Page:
7 chronotypes

Professor Till Roenneberg, a leading researcher on chronobiology at Ludwig Maximilian University of Munich, has mapped the circadian rhythms of more than 300,000 people (Roenneberg, 2012). The distribution of circadian rhythms (chronotypes) ranges from people rising extremely early (early chronotypes) to people going to bed extremely late (late chronotypes), just as human beings range from very tall to very short.

“Note: Sleeping times are with a need for sleep of 8 hours”

  • Extreme early chronotypes: 0.8%
  • Moderate early chronotypes: 3.7%
  • Light early chronotypes: 14.4%
  • Intermediate chronotypes: 25.4%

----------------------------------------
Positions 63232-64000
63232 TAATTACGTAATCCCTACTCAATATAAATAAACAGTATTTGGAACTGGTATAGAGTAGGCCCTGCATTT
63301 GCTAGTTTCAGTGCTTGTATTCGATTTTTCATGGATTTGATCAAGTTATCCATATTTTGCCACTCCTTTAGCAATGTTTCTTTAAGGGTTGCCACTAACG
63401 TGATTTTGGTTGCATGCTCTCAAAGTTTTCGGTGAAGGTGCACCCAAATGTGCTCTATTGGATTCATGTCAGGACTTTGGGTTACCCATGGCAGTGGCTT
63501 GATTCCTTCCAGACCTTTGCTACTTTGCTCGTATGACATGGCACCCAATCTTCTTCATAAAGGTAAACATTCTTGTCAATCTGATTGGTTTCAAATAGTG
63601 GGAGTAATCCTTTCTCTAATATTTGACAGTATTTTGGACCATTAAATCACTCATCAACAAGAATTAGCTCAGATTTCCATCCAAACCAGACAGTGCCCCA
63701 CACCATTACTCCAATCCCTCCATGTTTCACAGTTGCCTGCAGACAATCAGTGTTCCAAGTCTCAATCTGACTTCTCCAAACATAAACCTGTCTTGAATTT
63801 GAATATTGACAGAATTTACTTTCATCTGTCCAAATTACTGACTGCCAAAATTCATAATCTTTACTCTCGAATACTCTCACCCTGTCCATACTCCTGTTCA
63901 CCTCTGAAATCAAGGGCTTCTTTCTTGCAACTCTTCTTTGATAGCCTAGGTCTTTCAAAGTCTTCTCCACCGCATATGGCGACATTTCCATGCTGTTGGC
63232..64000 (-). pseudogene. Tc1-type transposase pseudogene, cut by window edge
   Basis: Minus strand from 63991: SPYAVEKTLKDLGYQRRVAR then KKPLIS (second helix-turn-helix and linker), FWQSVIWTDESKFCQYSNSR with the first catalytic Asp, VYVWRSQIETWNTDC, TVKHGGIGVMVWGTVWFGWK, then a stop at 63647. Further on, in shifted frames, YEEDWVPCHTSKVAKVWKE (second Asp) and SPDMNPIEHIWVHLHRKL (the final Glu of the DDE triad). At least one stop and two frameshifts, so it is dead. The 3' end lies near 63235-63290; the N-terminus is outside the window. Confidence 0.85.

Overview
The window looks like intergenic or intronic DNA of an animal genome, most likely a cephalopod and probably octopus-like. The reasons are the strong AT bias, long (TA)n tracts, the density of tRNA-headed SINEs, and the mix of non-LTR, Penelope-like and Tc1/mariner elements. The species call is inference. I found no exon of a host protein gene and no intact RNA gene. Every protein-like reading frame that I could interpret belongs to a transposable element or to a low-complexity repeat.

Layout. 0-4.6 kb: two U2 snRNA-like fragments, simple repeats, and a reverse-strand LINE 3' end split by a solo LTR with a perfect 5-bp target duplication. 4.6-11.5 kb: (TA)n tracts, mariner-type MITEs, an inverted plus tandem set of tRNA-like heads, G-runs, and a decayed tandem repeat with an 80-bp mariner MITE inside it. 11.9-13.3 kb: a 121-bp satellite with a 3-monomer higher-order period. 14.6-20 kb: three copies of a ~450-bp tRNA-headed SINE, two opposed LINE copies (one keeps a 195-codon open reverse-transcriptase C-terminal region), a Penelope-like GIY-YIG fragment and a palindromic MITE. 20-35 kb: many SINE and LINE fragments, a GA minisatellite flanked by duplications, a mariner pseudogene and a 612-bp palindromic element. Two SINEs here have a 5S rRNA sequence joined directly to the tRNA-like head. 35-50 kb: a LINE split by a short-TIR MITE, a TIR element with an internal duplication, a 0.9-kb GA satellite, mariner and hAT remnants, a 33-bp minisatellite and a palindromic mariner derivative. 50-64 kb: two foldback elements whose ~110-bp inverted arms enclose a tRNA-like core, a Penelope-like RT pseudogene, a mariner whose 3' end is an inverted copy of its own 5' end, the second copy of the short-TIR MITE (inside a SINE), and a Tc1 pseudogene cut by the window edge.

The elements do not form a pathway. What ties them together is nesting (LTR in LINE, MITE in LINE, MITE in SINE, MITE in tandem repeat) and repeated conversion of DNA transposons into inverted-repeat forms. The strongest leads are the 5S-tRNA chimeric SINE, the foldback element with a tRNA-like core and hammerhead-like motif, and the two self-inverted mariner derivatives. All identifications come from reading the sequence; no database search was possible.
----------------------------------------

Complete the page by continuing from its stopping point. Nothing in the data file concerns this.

• Light late chronotypes: 23.9%
  • Moderate late chronotypes: 16.1%
  • Extreme late chronotypes: 15.7%

About a fifth of the world’s population is categorized as A-person, while just over half are categorized as B-person. Approximately one in four are in the intermediate category, which is neither early or late chronotype. As many as 83 percent of the world’s population — in Europe, the United States and Asia – are awakened by an alarm clock to go to work or school. Late chronotypes often get too little sleep on working days — falling asleep late, but needing to meet early in the morning — and in turn sleeping more on days off. Late chronotypes may have to push a sleep pressure in front of them, and therefore need to sleep several extra hours on the weekend. Unfortunately, having too little sleep on working days has a health cost — week after week, year after year.